Research Group Terrorism

Since the end of the Cold War, terror­ism has gained impor­tance as a form of political violence in the context of intra­state armed conflicts. It has also been appropriated by a variety of trans­nationally operating non-state actors. The societal costs of terrorism in terms of economic, social, and political conse­quences are high. As a result, terror­ism has become a top priority on both Western and non-Western states’ security agendas and it is perceived as a main threat by Western societies. State responses within the counter-terrorism framework have generated new forms of political violence, too. These range from internal repression and massive human rights violations, to trans­national practices, such as extra­ordinary renditions and torture, to military inter­ventions and drone wars. Under­standing these new or recurrent forms of violence is highly relevant for peace research and practice. In particular, if and in what ways different forms of violence are mutually constitutive, and how they relate to broader societal develop­ments as well as the global political context, should be investi­gated. Questioning the attribution of legitimacy to certain actors, violent practices, and security policies, and exploring whether and how it is possible to engage actors deemed il­legitimate in non-violent ways, might contri­bute to reducing violence and de-escalating conflicts.

The Research Group “Terrorism” deals with trans­nationally operating discourses and ideas. It investigates (the effects of) trans­nationally organized practices and net­works of terrorism and counter-terrorism, as well as of Islamism and Jihadism.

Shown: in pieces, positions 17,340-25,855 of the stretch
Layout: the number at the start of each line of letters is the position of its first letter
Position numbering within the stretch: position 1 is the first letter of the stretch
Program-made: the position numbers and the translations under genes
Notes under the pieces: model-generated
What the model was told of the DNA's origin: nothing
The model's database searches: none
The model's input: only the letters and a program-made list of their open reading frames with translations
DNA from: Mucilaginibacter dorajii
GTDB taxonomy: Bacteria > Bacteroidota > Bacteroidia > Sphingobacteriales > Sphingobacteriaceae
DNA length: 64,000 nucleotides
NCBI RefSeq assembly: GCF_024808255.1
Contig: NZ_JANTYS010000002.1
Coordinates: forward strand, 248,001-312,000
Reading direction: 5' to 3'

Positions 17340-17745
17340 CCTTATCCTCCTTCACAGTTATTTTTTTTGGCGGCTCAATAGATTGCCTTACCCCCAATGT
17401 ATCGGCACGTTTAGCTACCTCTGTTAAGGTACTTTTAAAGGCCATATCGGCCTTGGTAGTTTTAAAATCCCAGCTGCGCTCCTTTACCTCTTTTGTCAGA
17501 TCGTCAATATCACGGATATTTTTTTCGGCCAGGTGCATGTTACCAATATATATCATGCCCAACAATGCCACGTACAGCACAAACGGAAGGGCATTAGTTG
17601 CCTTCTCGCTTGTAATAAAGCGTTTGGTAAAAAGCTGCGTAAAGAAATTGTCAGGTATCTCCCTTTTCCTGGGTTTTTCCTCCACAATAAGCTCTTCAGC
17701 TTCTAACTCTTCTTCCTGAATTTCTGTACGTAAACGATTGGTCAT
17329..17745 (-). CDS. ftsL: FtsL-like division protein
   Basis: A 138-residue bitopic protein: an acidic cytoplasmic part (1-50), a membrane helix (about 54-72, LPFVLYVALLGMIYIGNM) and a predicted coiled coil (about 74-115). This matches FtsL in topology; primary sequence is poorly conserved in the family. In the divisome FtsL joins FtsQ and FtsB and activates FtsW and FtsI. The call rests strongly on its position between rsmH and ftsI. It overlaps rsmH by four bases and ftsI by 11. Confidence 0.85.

The group’s aim is to conduct research from a comparative, inter­disciplinary, and critical perspective, putting an emphasis on historical, regional, and global contextuali­zation of studies and their results. To this end, it combines political science approa­ches to peace and conflict research with the disciplines of psychology, history, and cultural studies. The research group is interested (1) in forms of violent order formation and examines (violent) non-state actors, states, and social actors in their relation­ship to states. (2) Secondly, it investi­gates patterns of dis­cursive and practical inter­action between and among these actors. (3) Finally, the phenomena of terrorism and counter-terrorism, as well as Islamism and Jihadism, can only be under­stood in the context of the global order. The group there­fore investi­gates how, on the one hand, these global struc­tures enable and im­pose limits on the activities of actors under investi­gation. On the other hand, the group is interested in the agency of these actors and how they challenge, trans­form, or reproduce structures of global order.